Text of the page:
Release Date: 2023Players: 2 (only)
Designer: Andrew Haught, Mike Haught, Phil YatesLength: 60-90 minutes
Artist: Henning LudvigsenAge: 10+
Publisher: Gale Force NineComplexity: 2.5 / 5
Plastic (by weight): 10%Air (by volume): 20%

After the battle of Wolf 359, the team consisting of Commander Riker, Lieutenant Commanders Data and Shelby and Lieutenant Worf on board the U.S.S. Enterprise were doing all they could to protect the ship against the invading Borg, led by Locutus of Borg, formerly Captain Picard of the Federation. It was a strange situation. The alien drones seemed oblivious to the starship’s crew as both sides went about completing their objectives and overall missions. Our training kicked in and it was as if we were on Star Trek: Away Missions by Andrew Haught, Mike Haught and Phil Yates from Gale Force Nine.

To Boldly Go…

I have been trying to find my way into the huge section of our hobby which is known as tabletop skirmish games. Now, I’m not a mini painter. I’m also not a fan of measuring gauges and complicated line-of-sight rules. I am more of a traditional board gamer at heart. So when I saw that Gale Force Nine‘s Star Trek: Away Missions is basically a traditional two-player card-driven hand management game, but with plastic miniatures that you move around a modular board divided into sections for easy movement, I just had to try it – and I was not disappointed.

The rulebook does take a little time to digest, if you’re new to tabletop skirmish games, but in reality, it’s not much you have to learn. There is a fair bit of dice-rolling involved. So you have to understand how attack and defence dice are resolved and remember a few numbers. You also have to remember that players take turns activating one of their characters, with each one carrying out two actions on their turn. Overall though, it’s not actually that difficult to learn what’s necessary, even though I did have to refer back to the rulebook a fair bit on my first few games.

What makes Star Trek: Away Missions so interesting are the decks of cards. These create the engine of the game. Moving around the board one space at a time is straightforward. Deciding if you can attack an opponent is also a breeze. The real fun begins when you play cards for actions, as upgrades or to stop an opponent from doing something. Cards can also be objectives that you’re trying to fulfil for points – and we all know what points make. The whole game centres around the cards.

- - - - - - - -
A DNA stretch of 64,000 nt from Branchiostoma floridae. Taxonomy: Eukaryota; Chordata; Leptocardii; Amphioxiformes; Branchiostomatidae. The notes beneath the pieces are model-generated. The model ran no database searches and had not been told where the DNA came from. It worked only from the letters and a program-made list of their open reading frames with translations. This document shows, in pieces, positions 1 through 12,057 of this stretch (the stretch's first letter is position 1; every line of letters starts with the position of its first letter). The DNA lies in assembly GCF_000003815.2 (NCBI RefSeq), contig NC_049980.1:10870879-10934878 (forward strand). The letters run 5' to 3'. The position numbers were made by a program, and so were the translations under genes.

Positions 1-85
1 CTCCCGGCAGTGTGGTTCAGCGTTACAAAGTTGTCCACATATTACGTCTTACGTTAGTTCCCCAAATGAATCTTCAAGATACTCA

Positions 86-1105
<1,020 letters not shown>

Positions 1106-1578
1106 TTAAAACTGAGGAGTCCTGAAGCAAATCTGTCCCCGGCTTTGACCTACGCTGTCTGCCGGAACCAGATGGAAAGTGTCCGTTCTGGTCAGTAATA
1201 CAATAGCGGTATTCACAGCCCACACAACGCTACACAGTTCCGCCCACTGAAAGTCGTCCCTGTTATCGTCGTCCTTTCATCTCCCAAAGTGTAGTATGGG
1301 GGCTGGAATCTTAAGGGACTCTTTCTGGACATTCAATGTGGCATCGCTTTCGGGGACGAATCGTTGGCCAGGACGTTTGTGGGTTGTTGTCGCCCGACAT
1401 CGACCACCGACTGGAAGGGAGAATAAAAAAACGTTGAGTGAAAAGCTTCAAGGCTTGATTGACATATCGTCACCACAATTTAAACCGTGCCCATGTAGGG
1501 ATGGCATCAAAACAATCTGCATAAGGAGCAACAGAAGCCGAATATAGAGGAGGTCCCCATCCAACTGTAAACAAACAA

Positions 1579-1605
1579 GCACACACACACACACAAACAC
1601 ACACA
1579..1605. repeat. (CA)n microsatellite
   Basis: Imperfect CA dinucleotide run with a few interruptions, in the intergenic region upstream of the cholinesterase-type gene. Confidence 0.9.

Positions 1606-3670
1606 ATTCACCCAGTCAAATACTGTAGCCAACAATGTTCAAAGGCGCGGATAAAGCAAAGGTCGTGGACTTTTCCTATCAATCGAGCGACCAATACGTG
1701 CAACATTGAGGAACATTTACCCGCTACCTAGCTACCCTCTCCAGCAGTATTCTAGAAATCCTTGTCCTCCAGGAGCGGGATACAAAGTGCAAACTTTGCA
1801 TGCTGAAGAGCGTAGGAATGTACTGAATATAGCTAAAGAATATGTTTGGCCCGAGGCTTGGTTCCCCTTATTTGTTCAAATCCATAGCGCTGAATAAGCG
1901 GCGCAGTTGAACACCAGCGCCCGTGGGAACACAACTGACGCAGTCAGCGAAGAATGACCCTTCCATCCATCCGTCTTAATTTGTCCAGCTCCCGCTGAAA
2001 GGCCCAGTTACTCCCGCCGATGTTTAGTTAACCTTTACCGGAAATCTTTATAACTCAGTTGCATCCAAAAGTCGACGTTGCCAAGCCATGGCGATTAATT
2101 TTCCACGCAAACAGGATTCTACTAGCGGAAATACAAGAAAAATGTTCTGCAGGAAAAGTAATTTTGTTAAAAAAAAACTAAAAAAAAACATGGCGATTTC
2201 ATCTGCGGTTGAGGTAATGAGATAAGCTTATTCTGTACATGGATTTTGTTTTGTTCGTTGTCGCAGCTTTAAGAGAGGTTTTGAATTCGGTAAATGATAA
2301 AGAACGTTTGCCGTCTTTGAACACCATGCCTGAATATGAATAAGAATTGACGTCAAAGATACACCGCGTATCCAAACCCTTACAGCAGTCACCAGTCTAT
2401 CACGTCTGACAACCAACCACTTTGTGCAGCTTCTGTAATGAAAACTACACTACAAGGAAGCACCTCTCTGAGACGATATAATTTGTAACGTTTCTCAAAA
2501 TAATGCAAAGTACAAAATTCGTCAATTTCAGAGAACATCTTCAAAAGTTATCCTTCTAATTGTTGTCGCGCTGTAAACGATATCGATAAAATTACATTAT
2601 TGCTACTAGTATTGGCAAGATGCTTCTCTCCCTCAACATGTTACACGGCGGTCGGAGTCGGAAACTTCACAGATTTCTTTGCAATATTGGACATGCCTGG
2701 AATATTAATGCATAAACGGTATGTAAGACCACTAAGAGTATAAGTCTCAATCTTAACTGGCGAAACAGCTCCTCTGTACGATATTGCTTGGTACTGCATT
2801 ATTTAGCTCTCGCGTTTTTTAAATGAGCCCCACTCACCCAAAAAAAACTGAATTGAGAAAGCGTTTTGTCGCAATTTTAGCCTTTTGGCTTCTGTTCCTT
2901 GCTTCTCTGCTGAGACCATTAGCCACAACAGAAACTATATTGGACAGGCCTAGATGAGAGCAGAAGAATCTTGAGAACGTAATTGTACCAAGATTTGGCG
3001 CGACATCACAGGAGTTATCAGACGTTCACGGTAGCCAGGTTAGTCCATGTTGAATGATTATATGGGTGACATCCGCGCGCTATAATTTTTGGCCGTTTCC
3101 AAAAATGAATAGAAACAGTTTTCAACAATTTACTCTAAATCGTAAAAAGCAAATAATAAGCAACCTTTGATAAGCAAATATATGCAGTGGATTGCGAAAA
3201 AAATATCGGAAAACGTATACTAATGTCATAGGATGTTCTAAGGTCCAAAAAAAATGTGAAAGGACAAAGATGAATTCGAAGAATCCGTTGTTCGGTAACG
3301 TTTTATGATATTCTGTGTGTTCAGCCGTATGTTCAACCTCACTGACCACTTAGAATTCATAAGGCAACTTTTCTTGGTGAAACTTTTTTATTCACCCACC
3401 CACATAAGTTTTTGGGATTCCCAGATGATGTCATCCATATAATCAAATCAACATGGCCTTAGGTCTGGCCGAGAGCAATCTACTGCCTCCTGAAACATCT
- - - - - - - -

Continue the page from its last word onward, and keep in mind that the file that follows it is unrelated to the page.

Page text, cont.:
two action and one interrupt card that can be played by the Federation player
two action and one interrupt card that can be played by the Federation player

Primary Directive

For most of the game, you check your cards to decide what order to play them in, when to discard some and draw new ones, which wastes an action, but can be vital, or how to get to achieve your objective cards. You also need to ensure you have the right character in the right place. Each character has a specialization, which allows you to roll more dice when trying to complete certain challenges. Not only that, as one character gets wounded, their stats go down.

So while your team has an overall mission to complete, the objective cards are often more important. It’s all about tactics. You need to get the best out of the cards you’ve been dealt and the situation on the board as it presents itself to you when it’s your turn.

Like with most card games of its ilk, the more often you play Star Trek: Away Missions, the better you will know your deck. So from the start, you know what sections on the board are important to you, as well as those that your opponent values highly. You can plan much better and strategically place your characters to make it harder for the opponent to achieve what they need, while also protecting the areas that you need access to.